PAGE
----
One industry observer was quoted in local press as saying that a 5% increase in the ringgit's value will reduce the value of crude palm oil (CPO) by RM70 ($18.53), based on a price level of RM1400 ($370.60) per tonne.
Firms who are particularly exposed to plantation ownership are expected to be hit worse than those with more diversified or integrated operations. Whilst costs are expected to be reduced overall, the industry is expected to suffer negative top-line growth as a result of CPO being denominated in dollars, according to a report from Mayban Securities.
Whilst the erosion of international competitiveness is an issue that concerns many, the benefits of the managed float will ideally balance or overcome any potential losses in the economy.
Stronger purchasing power is expected to drive consumption, particularly with private consumption stimulating imports and domestic manufacturing. A stronger ringgit will also make foreign-denominated debt cheaper to service whilst lowering the cost of raising funds abroad.
Indeed, pressure for the move had been swelling over recent months as many felt that the undervaluation was constraining these potential gains. Opposition parties were particularly welcoming of the move.
"Certainly it is a correct decision. We had called the unpegging to be done much earlier," said one former minister of finance, Anwar Ibrahim, in an interview with news web site MalaysiaKini. "Naturally, the delay to unpeg may have some repercussions on the economy. Notwithstanding that, the decision by the government is timely and necessary for the economy."
When considering the political implications of the move, some have even seen it as indicative of a new strand of policy for Prime Minister Abdullah Ahmed Badawi.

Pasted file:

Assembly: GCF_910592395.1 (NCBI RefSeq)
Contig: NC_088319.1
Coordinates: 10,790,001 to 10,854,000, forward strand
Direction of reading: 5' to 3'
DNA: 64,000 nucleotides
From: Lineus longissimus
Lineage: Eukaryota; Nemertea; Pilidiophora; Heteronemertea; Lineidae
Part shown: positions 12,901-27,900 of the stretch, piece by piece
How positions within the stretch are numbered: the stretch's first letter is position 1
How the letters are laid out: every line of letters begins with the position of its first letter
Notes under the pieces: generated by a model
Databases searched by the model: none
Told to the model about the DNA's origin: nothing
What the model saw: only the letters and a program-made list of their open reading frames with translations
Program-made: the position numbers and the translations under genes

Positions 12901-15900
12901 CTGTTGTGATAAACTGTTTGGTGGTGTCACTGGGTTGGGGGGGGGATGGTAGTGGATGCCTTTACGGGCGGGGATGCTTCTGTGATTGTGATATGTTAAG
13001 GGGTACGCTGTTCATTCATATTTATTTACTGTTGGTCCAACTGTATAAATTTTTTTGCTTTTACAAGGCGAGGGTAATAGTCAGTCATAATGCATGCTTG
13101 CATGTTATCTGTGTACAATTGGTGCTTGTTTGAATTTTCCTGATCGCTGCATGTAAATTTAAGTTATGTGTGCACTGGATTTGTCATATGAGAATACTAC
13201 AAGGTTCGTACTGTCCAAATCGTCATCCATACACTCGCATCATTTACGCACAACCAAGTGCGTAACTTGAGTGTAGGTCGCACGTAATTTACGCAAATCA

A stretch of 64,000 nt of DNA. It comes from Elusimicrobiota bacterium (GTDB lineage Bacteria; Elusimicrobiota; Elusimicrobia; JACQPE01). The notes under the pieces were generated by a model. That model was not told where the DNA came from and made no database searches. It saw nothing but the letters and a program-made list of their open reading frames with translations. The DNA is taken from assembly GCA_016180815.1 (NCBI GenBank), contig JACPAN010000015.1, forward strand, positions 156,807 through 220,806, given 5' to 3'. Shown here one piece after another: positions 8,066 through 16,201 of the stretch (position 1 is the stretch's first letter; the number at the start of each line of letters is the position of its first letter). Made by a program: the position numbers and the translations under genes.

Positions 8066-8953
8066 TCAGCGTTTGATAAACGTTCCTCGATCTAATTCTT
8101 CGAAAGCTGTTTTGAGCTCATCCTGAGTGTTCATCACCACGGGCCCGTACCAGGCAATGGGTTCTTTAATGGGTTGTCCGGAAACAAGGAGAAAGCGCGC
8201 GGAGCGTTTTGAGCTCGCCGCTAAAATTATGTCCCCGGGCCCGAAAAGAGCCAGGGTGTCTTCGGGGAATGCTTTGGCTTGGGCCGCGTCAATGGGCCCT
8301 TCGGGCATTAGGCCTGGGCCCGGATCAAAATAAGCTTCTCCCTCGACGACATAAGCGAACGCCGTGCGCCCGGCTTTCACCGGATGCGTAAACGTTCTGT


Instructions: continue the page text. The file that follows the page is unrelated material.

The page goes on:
"Abdullah unpegged himself from Mahathir's policies," said Zainon Ahmad, a political writer quoted by Reuters, who sees a new pattern of policy that removes subsidies and improves the country's competitive edge.
However, exactly how far this is really a detachment from the former prime minister's own policy idea is debateable given that Mahathir was also calling for the currency regime to be re-evaluated in January this year.
"The weak dollar has caused the Malaysian ringgit to depreciate against major currencies," Mahathir said at the time. "I feel the time has come for us to review because we have lost a lot as the value of our currency has fallen."
The economic implications of the move are likely to be one of the major factors in determining the economic success of the upcoming Ninth Malaysia Plan, which will define national development policy for the next four years.
With new monetary policy tools for the government - although trading restrictions on the currency remain in place - many hope the new currency regime will support its plans. However, these policies will have to lead away from subsidies and towards sharper competition if Malaysia is to weather the vagaries of currency movements and keep pace with the global economy.